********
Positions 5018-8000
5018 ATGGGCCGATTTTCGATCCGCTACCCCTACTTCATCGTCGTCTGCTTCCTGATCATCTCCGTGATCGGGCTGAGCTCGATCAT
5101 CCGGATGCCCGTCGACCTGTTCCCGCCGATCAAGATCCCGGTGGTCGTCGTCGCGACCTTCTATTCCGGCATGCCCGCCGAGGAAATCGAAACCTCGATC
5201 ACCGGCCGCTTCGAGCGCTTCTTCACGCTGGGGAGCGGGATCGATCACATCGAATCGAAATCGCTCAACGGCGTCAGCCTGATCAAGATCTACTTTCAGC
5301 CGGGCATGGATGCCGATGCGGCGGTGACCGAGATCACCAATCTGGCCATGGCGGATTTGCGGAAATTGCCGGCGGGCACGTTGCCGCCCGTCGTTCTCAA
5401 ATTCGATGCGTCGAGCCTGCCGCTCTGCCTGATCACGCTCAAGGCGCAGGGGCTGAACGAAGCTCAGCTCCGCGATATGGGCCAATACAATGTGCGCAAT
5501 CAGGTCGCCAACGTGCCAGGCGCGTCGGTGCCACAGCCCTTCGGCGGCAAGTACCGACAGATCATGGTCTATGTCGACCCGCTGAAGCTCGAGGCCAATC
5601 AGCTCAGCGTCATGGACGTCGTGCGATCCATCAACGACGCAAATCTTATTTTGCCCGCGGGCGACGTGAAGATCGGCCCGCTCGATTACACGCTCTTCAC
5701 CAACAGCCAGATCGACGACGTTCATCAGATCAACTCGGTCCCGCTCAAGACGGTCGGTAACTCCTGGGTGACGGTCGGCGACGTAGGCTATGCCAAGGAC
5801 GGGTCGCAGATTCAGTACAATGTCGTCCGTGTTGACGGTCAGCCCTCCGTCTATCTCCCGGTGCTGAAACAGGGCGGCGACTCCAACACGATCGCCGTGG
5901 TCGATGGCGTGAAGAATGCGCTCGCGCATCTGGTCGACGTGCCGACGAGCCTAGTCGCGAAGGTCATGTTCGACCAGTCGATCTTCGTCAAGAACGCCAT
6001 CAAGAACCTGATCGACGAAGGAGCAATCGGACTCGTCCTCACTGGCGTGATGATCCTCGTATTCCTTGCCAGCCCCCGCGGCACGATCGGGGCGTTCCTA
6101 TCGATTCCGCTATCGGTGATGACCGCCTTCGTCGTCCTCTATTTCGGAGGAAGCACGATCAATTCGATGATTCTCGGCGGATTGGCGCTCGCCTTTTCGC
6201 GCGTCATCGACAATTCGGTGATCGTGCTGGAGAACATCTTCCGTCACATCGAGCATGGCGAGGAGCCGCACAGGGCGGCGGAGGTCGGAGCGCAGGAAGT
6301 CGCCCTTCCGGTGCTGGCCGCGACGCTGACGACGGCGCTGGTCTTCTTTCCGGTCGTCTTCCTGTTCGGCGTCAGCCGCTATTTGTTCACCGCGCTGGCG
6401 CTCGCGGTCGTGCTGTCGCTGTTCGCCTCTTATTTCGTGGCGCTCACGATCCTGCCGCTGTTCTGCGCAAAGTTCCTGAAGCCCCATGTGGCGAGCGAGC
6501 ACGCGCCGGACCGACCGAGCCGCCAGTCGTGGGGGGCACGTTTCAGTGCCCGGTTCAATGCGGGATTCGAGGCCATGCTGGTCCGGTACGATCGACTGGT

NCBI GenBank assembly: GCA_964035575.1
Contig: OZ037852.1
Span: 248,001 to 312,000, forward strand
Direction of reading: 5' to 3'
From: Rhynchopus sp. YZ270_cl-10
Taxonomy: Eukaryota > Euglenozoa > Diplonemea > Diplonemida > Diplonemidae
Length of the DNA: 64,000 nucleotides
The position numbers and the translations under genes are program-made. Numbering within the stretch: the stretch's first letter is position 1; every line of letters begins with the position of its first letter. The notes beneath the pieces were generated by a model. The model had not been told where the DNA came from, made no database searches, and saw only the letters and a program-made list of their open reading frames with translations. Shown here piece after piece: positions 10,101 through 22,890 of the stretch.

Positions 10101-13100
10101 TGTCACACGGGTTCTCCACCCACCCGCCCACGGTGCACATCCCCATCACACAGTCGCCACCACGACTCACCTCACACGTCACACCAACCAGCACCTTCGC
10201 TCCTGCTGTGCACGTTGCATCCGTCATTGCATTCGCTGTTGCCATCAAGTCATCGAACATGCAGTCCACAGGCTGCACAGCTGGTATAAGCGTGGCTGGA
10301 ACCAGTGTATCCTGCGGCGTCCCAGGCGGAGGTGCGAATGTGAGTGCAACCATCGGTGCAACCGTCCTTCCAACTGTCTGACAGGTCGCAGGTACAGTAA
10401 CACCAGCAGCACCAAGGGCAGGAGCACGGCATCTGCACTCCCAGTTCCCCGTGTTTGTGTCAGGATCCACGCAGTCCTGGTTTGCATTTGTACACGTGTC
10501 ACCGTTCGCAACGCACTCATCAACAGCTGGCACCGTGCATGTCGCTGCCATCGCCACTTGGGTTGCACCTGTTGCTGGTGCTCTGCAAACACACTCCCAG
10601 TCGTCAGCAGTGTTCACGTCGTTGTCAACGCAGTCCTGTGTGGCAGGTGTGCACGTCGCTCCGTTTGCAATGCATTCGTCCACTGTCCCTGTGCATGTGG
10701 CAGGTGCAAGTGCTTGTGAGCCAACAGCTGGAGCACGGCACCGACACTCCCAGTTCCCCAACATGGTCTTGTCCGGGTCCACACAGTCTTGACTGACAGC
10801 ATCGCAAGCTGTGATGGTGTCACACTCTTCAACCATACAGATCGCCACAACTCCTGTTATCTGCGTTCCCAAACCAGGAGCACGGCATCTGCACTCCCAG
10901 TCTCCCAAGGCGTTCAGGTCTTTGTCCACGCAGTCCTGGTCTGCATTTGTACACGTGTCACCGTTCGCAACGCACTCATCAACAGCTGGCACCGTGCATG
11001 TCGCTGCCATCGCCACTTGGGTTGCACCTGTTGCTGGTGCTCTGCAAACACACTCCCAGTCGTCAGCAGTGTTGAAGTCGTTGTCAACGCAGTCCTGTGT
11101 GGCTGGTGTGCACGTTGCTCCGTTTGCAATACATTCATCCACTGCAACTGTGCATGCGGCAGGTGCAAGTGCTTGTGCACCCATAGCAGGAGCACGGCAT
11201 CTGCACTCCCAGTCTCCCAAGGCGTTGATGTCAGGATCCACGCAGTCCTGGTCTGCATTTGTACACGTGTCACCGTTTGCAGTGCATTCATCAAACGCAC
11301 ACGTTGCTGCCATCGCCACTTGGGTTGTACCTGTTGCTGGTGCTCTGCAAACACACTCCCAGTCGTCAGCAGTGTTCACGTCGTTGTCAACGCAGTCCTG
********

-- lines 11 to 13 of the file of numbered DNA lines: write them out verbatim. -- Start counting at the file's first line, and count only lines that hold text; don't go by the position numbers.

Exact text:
5901 TCGATGGCGTGAAGAATGCGCTCGCGCATCTGGTCGACGTGCCGACGAGCCTAGTCGCGAAGGTCATGTTCGACCAGTCGATCTTCGTCAAGAACGCCAT
6001 CAAGAACCTGATCGACGAAGGAGCAATCGGACTCGTCCTCACTGGCGTGATGATCCTCGTATTCCTTGCCAGCCCCCGCGGCACGATCGGGGCGTTCCTA
6101 TCGATTCCGCTATCGGTGATGACCGCCTTCGTCGTCCTCTATTTCGGAGGAAGCACGATCAATTCGATGATTCTCGGCGGATTGGCGCTCGCCTTTTCGC